Elegy For DunkirkDario Marianelli
Elegy For Dunkirk | Dario Marianelli
The song is made up of solemn background music by a strings quartet, with the cello playing the main melody, and the hymn Dear Lord and Father of Mankind. The hymn was taken from the poem The Brewing of Soma by John Greenleaf Whittier. Whittier describes the true method for contacting the divine: by living dedicated to doing God’s will, seeking silence and selflessness in order to hear the “still small voice” of God.
“Drop thy still dews of quietness,
Till all our strivings cease;
Take from our souls the strain and stress,
And let our ordered lives confess
The beauty of thy peace.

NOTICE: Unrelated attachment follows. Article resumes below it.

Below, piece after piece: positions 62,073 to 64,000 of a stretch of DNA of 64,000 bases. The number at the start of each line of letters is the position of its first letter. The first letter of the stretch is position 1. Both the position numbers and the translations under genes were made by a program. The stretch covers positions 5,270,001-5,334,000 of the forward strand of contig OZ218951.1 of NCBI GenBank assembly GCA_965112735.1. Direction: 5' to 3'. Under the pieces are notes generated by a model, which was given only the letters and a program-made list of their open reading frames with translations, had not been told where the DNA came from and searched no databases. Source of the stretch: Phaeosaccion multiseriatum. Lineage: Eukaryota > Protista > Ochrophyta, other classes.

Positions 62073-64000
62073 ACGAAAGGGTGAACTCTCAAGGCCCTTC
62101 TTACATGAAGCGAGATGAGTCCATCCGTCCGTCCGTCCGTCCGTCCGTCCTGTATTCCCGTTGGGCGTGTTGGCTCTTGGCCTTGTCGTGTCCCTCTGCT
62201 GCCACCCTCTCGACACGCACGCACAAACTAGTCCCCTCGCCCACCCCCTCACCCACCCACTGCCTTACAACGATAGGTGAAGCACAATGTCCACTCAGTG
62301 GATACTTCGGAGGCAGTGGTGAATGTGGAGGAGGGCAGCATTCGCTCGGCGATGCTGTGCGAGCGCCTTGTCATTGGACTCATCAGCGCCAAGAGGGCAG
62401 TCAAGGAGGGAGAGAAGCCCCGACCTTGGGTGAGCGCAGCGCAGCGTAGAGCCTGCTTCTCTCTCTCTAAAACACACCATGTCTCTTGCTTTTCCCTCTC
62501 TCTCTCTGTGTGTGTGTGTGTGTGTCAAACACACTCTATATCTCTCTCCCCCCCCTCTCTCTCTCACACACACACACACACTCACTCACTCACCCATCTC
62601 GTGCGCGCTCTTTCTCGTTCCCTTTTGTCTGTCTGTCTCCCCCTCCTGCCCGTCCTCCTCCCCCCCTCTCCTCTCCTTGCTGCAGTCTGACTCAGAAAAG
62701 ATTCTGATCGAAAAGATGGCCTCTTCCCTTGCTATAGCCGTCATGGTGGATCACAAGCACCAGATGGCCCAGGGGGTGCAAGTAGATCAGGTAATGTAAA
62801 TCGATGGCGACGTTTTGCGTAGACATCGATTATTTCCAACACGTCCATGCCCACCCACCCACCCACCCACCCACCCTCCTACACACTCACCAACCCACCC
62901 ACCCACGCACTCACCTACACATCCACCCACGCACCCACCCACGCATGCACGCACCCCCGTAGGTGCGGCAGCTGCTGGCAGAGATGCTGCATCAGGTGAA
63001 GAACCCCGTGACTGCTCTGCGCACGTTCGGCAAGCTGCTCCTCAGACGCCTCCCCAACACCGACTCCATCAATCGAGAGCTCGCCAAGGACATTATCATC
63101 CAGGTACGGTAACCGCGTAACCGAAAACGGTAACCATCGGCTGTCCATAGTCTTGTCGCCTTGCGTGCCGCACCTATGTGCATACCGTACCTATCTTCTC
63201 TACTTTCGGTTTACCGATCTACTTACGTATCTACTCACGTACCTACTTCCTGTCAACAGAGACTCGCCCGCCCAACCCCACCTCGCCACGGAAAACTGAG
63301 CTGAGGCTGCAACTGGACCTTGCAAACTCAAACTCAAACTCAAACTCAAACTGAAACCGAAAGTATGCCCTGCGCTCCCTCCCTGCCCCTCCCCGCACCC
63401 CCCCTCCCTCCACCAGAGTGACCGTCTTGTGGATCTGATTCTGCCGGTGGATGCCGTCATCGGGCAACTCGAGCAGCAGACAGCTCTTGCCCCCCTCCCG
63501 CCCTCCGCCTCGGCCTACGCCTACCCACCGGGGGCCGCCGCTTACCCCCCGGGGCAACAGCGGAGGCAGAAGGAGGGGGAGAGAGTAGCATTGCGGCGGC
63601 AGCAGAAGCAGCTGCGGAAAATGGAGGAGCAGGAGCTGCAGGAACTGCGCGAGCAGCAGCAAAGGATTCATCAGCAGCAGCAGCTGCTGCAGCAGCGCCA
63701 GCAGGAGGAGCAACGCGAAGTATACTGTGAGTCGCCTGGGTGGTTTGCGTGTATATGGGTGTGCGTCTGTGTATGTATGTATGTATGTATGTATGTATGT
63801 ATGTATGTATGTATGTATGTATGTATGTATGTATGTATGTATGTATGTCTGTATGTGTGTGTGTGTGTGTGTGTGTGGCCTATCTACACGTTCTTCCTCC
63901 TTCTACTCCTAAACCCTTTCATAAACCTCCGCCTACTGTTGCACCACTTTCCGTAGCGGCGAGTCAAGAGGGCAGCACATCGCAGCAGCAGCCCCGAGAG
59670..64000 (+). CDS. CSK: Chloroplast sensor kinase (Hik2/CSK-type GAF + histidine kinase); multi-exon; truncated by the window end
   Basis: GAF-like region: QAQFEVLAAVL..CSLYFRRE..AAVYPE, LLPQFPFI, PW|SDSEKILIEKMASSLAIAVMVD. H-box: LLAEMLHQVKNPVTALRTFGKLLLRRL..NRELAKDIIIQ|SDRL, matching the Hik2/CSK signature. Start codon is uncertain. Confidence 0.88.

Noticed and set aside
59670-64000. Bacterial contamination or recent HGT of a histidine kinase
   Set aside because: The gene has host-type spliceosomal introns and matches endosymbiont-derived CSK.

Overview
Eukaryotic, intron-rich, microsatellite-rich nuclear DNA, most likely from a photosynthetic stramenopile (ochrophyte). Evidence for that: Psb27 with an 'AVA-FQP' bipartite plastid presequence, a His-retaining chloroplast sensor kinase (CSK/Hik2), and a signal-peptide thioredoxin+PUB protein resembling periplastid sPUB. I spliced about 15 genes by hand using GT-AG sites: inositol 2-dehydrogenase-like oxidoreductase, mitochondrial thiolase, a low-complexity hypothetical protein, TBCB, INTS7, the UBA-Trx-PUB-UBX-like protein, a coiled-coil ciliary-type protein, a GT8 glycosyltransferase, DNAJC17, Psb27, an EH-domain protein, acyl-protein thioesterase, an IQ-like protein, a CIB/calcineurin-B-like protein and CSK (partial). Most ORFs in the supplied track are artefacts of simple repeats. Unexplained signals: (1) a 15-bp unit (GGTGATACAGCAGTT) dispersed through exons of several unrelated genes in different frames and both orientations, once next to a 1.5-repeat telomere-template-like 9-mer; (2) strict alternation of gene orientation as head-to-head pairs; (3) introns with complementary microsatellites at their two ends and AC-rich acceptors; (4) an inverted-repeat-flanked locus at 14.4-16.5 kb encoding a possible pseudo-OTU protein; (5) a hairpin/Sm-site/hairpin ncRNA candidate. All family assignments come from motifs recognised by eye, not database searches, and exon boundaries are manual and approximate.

Breathe through the heats of our desire
Thy coolness and thy balm;
Let sense be dumb, let flesh retire;
Speak through the earthquake, wind, and fire,
O still small voice of calm!”
- Dear Lord and Father of Mankind
The scene in which Elegy for Dunkirk is played sets in the context of the Battle of Dunkirk during World War II, where English soldiers, including Robbie Turner, are waiting to be evacuated. The scene features a bleak atmosphere of the battlefield, with destroyed buildings, flames and smokes, wounded and dead soldiers, and a group of soldiers singing the hymn. There is no dialogue. Later on in the movie, we find out that Robbie dies in Dunkirk of septicemia while waiting for rescue.